Hard Lessons Learned Slowly

I’m very slowly figuring out what works and what doesn’t from the handful of times I’ve had tables or booths at cons or book fairs.

The thing that’s killing me is I always procrastinate until it’s too late to get business cards or bookmarks printed. Frankly, I think I’d be better off making these to give away than actually having any product to sell.

I at least learned from the first table I had to not be over-optimistic about stocks. I’ll be lucky if I ever get rid of all the copies of issue 1 that I’ve had since River City Comic Expo in 2016. Having no more than 10 copies seems to work.

Sell coloring books or children’s books. Virtually everyone who picks these up has a moment where their heart sinks in disappointment when they realize it’s not a coloring book or a comic.

Action, Adventure, and Romance are stronger selling points than pulp, sci-fi and fantasy. I think that navel gazing explanations of throw-backs, periods, Campbellians, Futurians, the Pulp Rev, etc. will make eyes glaze over and should be avoided. I typically never take it that far, and even mentioning the pulps at all tends to evoke a dead-eyed stare from most folks.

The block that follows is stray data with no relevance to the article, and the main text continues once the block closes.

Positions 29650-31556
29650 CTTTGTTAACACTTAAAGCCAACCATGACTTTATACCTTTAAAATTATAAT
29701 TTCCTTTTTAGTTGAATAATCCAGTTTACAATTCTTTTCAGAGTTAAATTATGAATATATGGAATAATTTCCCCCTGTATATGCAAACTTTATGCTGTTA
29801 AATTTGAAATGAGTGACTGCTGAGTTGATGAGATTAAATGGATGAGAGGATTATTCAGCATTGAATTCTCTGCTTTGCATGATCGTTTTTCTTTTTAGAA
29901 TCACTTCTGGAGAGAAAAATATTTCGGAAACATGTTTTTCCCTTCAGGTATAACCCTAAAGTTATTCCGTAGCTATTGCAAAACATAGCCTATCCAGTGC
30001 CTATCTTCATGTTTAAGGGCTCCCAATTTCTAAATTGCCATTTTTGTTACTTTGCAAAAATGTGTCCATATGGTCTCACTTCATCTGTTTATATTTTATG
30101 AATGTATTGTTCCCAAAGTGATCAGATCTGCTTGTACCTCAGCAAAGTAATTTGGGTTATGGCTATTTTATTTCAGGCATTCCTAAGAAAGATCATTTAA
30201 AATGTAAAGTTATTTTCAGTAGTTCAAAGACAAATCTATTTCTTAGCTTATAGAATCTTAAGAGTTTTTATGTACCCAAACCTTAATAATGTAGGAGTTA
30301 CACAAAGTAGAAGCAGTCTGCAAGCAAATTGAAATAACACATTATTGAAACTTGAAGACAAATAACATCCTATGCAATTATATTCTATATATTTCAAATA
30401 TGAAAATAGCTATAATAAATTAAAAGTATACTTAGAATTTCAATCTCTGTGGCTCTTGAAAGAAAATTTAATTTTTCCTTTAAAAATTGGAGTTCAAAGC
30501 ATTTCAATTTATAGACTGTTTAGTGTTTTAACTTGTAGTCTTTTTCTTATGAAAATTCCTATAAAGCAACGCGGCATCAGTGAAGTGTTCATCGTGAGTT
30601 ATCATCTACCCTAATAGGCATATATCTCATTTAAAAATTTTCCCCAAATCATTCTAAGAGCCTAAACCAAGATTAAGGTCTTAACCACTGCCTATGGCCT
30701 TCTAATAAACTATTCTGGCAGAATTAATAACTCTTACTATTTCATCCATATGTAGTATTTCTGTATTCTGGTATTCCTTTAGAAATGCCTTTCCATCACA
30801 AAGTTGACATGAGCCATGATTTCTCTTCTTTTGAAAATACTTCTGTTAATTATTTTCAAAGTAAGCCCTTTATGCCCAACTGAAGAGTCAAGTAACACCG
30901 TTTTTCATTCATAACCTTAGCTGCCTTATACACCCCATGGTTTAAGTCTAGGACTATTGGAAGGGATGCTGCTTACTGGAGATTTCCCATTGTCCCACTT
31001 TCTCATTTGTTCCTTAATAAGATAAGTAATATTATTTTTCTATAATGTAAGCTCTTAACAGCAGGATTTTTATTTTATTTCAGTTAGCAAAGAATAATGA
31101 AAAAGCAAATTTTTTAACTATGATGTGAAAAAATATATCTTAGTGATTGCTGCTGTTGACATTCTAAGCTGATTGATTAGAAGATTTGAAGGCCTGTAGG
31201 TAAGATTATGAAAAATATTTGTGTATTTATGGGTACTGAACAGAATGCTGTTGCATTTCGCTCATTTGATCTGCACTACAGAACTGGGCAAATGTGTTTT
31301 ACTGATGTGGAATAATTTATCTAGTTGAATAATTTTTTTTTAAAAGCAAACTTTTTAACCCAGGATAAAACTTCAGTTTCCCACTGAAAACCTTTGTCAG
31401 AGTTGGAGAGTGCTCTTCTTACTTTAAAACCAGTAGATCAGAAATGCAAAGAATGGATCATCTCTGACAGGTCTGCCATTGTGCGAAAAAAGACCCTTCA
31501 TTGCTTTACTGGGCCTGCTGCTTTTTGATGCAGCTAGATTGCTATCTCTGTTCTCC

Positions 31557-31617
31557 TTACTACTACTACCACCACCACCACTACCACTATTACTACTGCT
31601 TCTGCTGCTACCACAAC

I did talk to an old man, though, who was a fan of ERB; he told me about a relative who was kind of spoiled as a kid and had dang near every Burroughs book. So, that was cool.

Also, I got to meet Jesse Abraham Lucas and Donald Uitvlugt in person and hang with both of them for a bit. Jesse’s a pretty decent pitch-man and better at striking up conversations than I am.

So, uh… before I potentially waste my money and time on getting another booth at a fair or a con again, I’ll be sure to actually get my cards and bookmarks printed up this time around.

Advertisements

8 responses to “Hard Lessons Learned Slowly

  1. Zazzle gave me a decent deal on a box of business cards. If you want something last minute there are business card templates you can run through your own printer, office supply stores have them. I also picked up a thing of nametag stickers and made bookplates I could sign for people at events.

    None of which have turned a profit for me. Cons are more about “raising profile” for me than actually moving books.

  2. My friend Debbie, who is the author of the PAWS series of YA fantasy, always has little chocolate bars (like the ones they sell for Halloween) at her table. She’s not naturally outgoing, but people will stop for the candy, and then it’s easier for her to open a conversation about her books with them. I’ve seen her in action, and it works.

  3. Also, for a publication, I’ll recommend flyers/club cards over business cards. Something with one of your bolder covers on one side, business info and a few more images on the other.

Leave a Reply

Fill in your details below or click an icon to log in:

WordPress.com Logo

You are commenting using your WordPress.com account. Log Out / Change )

Twitter picture

You are commenting using your Twitter account. Log Out / Change )

Facebook photo

You are commenting using your Facebook account. Log Out / Change )

Google+ photo

You are commenting using your Google+ account. Log Out / Change )

Connecting to %s